Don’t get me wrong, all children are life and happiness, but these ones are even more special. They are children that come from poor families and/or have lost family; they survive through daily and continuous hardships; they live in the slums of Jakarta; and they definitely don’t start their lives with fair opportunities.

Nevertheless, they have this superpower of always keeping on their warmest smiles.They secretly make me laugh even when their naughty and when they put my hand on their little faces, to show their appreciation and respect for what we are doing here, I want to offer them more and more. At those moments, I just forget about everything else and I feel like here and now, we might be doing the most important thing in the world.


French gastronomy prepared by the children at the IHF Bali Center

by Helene, Work-Study, IHF Bali

This week we wanted to propose to our children something fun and instructive.IMG_0849 That is why we decided to do a cooking class with them. We wanted to prepare a simple recipe which could tickle children’s taste buds: FRENCH CREPES!

I do not miss French cuisine so much since I really like Indonesian recipes and flavors but I’m always in for a sweet treat, and the kids even more! We could also consider that as a cultural experiment for our stoma   IMG_0856 IMG_0884chs since we mixed both cultures by eating crepes with fresh bananas and coconut syrup.

It was interesting to see how the children were really focused on following the recipe by counting and cracking eggs, stirring the mixture… We also insisted on the importance of cleaning up after have cooked, but the first thing we all wanted to do was eating our crepes straight away. They looked (and taste) so delicious!       IMG_0875

It was also a good occasion to talk about food with the children: which kind of food they prefer eating, if they help their parents at home (and actually it was the first time cooking of most of them)…

Sharing food is always meaningful and we all spent a very nice Saturday morning together enjoying our crepes (which were not pancakes as we did not put any baking powder!). After filling up all the stomachs, the children left and smiles were on all faces.  IMG_0900

The lanterns (khom) festival in Chiang Rai

by Nathalie, Voluntourist, IHF Chiang Rai

I was lucky because during my first week in Chiang Rai, I could assist to the Lanterns Festival,lamp called Yi Peng. This festival was originally celebrated as an individual event marking the end of the rainy season and the start of the winter but now it takes place at the same time as Loy Krathong. On Wednesday, I went with Laura and some girls of the center: Kantiya, Arisa and Janjira to the north of the city along the Kok River, a tributary of the Mekong.

The girls explained us that we should buy an offer, light up the candle and the incense and put it on the river after praying. It is mostly a piece of a banana trunk decorated with leaves and flowers. floweroffersThat was nice because I had seen the children making their own donations two days before at the center. I bought mine and everything seemed great until… it started raining so hard! Then the only aim was to get to the river avoiding the huge puddles that were on our way and, once there, light up the candle and the incense holding the umbrella at the same time. Finally, we gave our flowers to some little girls who were shoeless and able to cross a part of the river to release them. Later, after releasing two baby turtles with Laura and sharing candy floss with the girls, we went back to the center, it was a lovely day.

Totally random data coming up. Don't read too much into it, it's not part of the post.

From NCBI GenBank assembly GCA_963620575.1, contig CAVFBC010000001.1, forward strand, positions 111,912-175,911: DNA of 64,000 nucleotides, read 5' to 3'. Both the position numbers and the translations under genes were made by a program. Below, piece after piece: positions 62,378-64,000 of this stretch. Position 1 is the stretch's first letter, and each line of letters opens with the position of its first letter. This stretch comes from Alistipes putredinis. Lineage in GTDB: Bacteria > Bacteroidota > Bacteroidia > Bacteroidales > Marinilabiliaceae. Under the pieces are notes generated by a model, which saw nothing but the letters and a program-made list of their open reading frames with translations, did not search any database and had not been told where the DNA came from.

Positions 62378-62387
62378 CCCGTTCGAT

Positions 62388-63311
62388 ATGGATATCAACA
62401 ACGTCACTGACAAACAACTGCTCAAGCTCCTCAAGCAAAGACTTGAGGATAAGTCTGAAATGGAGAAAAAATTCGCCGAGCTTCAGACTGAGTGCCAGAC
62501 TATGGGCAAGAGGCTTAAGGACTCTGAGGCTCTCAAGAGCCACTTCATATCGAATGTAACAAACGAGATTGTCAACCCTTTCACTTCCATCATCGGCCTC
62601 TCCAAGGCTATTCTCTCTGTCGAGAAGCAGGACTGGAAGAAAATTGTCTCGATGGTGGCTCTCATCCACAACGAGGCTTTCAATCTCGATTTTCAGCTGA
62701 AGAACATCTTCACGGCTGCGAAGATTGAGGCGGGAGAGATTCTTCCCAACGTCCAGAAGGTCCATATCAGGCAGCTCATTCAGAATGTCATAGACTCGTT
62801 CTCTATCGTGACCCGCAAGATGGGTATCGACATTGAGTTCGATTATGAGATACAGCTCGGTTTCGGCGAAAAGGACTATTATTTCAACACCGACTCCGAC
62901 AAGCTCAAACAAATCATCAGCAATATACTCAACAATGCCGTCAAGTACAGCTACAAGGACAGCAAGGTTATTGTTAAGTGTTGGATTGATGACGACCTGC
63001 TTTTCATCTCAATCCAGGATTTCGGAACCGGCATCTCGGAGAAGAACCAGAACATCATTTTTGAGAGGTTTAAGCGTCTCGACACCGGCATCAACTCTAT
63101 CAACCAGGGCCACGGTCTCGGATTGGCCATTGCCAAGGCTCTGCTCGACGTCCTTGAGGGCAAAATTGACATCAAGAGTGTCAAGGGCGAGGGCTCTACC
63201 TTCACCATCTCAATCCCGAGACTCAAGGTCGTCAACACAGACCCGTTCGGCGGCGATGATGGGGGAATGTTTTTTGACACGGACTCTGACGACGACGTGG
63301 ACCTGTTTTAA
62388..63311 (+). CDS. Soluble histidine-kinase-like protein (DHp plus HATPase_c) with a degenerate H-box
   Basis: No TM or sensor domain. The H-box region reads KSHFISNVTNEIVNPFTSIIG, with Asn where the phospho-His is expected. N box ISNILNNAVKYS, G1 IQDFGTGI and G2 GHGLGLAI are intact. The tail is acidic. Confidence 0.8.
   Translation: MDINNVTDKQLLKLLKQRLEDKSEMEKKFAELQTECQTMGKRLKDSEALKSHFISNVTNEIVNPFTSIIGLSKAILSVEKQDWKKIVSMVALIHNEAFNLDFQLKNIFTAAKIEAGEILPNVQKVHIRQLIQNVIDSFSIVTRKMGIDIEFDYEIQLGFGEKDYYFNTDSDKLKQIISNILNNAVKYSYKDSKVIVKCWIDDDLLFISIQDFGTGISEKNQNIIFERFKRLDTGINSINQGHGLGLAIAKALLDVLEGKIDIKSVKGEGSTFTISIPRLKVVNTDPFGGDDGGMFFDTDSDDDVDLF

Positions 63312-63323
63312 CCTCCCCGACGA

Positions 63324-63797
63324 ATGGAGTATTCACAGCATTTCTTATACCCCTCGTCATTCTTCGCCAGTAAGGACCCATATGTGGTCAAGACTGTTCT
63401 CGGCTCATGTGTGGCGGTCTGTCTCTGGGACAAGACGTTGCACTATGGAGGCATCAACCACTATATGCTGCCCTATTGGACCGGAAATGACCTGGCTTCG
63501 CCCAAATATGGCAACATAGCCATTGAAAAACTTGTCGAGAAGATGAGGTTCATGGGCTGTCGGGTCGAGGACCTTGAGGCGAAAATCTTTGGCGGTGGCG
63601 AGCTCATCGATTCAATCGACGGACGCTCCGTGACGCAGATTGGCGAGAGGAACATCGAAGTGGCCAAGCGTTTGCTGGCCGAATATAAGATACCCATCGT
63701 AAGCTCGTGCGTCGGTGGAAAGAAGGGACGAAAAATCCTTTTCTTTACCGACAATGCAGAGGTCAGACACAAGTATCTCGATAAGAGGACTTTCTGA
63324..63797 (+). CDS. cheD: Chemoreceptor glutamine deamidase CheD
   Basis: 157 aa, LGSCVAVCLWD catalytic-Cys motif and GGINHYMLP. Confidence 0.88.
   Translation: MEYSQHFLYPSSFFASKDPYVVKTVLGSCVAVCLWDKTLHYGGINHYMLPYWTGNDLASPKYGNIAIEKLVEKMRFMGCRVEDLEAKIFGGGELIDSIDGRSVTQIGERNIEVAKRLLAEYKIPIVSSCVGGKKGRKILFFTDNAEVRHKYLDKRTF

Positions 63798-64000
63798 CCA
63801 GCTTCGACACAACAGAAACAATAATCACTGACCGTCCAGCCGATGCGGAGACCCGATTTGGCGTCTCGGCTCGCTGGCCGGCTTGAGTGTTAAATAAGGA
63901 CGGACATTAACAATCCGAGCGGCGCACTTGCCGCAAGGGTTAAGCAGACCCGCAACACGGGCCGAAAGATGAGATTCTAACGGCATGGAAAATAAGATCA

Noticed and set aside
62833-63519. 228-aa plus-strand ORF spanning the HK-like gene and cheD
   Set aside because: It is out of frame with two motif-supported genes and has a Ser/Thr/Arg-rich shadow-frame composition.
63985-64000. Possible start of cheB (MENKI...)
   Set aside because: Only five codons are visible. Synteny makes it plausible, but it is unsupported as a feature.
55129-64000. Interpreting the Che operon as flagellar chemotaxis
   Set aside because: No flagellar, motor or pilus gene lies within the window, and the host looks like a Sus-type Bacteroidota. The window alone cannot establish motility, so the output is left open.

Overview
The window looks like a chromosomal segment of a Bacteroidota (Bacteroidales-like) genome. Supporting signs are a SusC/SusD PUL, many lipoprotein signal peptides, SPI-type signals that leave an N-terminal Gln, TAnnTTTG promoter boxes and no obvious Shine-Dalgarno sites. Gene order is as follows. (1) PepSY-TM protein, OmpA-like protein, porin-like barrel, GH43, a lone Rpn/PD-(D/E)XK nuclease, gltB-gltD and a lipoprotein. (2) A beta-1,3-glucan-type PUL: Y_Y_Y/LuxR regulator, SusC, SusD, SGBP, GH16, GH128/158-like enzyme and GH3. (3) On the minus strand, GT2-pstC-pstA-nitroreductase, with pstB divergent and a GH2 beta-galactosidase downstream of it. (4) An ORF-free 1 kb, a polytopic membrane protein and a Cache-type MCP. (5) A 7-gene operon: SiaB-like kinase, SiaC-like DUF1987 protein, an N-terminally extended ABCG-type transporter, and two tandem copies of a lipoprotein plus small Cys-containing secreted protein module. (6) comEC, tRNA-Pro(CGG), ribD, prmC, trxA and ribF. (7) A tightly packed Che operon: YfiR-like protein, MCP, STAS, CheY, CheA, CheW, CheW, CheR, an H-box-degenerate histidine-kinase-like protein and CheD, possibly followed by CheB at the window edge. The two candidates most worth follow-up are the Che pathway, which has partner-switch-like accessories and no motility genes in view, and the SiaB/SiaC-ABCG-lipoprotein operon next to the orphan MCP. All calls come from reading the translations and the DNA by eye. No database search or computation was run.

The following Friday, I had also a magical experience when all of us released lanterns into the sky from the IHF Chiang Rai center. Their light is significant in Buddhist culture because it represents the change from darkness into a brighter future. That night, fortunately, there was no rain, but there was a lot of complicity, wishes, firecrackers and, above all, pictures…! ☺ Thanks for this unforgettable time!

New activities coming with the sun at IHF Aceh

by Emily, Co-Director, IHF Aceh

Last week was filled with exciting changes at the IHF Center in Banda Aceh! MR Aceh Nov 3For the first time in a long time, it didn’t rain for a few days in a row—or at least, not heavily. With the sun came some new registrations, and we were happy to see the new students attending classes enthusiastically right away.

The children took full advantage of the good weather, initiating group frisbee games in the garden.

The boys in SD 5 and SD 4 MR Aceh Nov 5have invented a new game that’s a mashup of soccer and frisbee. A team of two stand arms length apart facing a solitary opponent. The opponent gets a few shots—the number seems to depend on how much the player protests when told his turn is over—to shoot the frisbee between the two boys opposite him. When it’s time for class, they are quite energized by the friendly competition.